Esther 5:9
Then went Haman forth that day joyful and with a glad heart: but when Haman saw Mordecai in the king's gate, that he stood not up, nor moved for him, he was full of indignation against Mordecai.
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EXPOSITORY (ENGLISH BIBLE)
(9) He stood not up.—In Esther 3:2 we saw that Mordecai refused to bow or prostrate himself to Haman, here he refuses even the slightest sign of respect. The honourable independence of the former case here becomes indefensible rudeness.

Esther 5:9. That he stood not up, nor moved to him — To show how little he feared him, and that he had a firm confidence in his God, that he would deliver him and his people in this great exigency.5:9-14 This account of Haman is a comment upon Pr 21:24. Self-admirers and self-flatterers are really self-deceivers. Haman, the higher he is lifted up, the more impatient he is of contempt, and the more enraged at it. The affront from Mordecai spoiled all. A slight affront, which a humble man would scarcely notice, will torment a proud man, even to madness, and will mar all his comforts. Those disposed to be uneasy, will never want something to be uneasy at. Such are proud men; though they have much to their mind, if they have not all to their mind, it is as nothing to them. Many call the proud happy, who display pomp and make a show; but this is a mistaken thought. Many poor cottagers feel far less uneasiness than the rich, with all their fancied advantages around them. The man who knows not Christ, is poor though he be rich, because he is utterly destitute of that which alone is true riches.He stood not up, nor moved for him - This was undoubtedly a serious breach of Persian etiquette, and may well have angered Haman. 8. let the king and Haman come to the banquet that I shall prepare—The king ate alone, and his guests in an adjoining hall; but they were admitted to sit with him at wine. Haman being the only invited guest with the king and queen, it was natural that he should have been elated with the honor. Mordecai stood not up, nor moved for him; partly, lest he should seem or be interpreted to give him that adoration which he hitherto had justly denied; partly, because by his bloody and barbarous design and practice he had put off all humanity, and forfeited all respect; and partly, to show how little he feared him, and that he had a firm confidence in his God that he would deliver him and his people in this great exigence; which he was the more encouraged to hope, because God had inclined Esther’s heart to that pious and valiant resolution of interceding with the king, which he doubted not would meet with good success. Then went Haman forth that day, joyful, and with a glad heart,.... From court to his own house

but when Haman saw Mordecai in the king's gate, that he stood not up, nor moved for him; did not show him the least degree even of civil respect; which he refused to do, partly lest it should be interpreted an adoration of him, and partly because it was well known to him he had formed a scheme for the destruction of him and all his people; and the rather he refused it to him, as Esther was about to make intercession with the king to revoke his decree, of the success of which he had no doubt; and therefore had nothing to fear from him, but treated him with the utmost contempt, as he deserved:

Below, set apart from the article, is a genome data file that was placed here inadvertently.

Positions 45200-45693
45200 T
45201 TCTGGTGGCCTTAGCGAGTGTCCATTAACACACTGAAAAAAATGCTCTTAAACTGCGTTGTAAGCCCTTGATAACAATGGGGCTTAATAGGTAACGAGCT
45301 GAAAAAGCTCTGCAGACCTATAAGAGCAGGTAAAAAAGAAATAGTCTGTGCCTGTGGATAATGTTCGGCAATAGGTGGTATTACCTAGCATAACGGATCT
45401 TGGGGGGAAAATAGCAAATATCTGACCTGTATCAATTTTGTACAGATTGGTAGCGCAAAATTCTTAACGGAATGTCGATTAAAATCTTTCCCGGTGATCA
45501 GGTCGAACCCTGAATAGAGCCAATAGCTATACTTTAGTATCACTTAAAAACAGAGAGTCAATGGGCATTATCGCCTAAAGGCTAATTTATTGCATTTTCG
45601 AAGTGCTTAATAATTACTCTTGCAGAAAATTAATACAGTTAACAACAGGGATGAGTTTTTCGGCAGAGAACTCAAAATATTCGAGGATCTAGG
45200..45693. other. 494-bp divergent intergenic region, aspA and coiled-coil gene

he was full of wrath against Mordecai; it was a sad mortification to him, and a great allay of that joy and elation of mind on account of the favour he was in; not with the king only, but the queen also, as he imagined.

Then went Haman forth that day joyful and with a glad heart: but when Haman saw Mordecai in the king's gate, that he stood not up, nor moved for him, he was full of indignation against Mordecai.
EXEGETICAL (ORIGINAL LANGUAGES)
9. in the king’s gate] Mordecai’s resumption of his old position indicates that he had put off his mourning apparel (see Esther 4:2) now that hope had dawned through Esther’s undertaking to plead with the king.

moved for him] better, as marg., trembled before him.

9–14. Haman’s proposed vengeance upon Mordecai

The greater Haman’s excitement and exultation at having reached the highest pinnacle of dignity attainable by a subject, the more did Mordecai’s conduct rankle within him and move his rage; so pointed was the contrast with the extreme adulation naturally exhibited by all others connected with the palace towards the king’s favourite.Verse 9. - Mordecai... stood not up, nor moved for him. Originally Mordecai bad merely declined to prostrate himself before Haman on religious grounds. Now he looked upon Haman as his personal enemy, and would not even acknowledge his presence. There is nothing more galling than such utter contempt shown openly in the presence of others. The king, concluding from the circumstance of her appearing there unsummoned, that she had some urgent matter to bring before him, said to her: "What wilt thou, Queen Esther? and what is thy request? To the half of the kingdom it shall be granted thee." A short expression for: if thy request relates even to the half of the kingdom, it shall be granted. Esther 5:4. Esther, however, for the present requested nothing further, than that on that day (to-day) the king and Haman should come to the banquet she had prepared. על טּוב אם like Esther 1:19.
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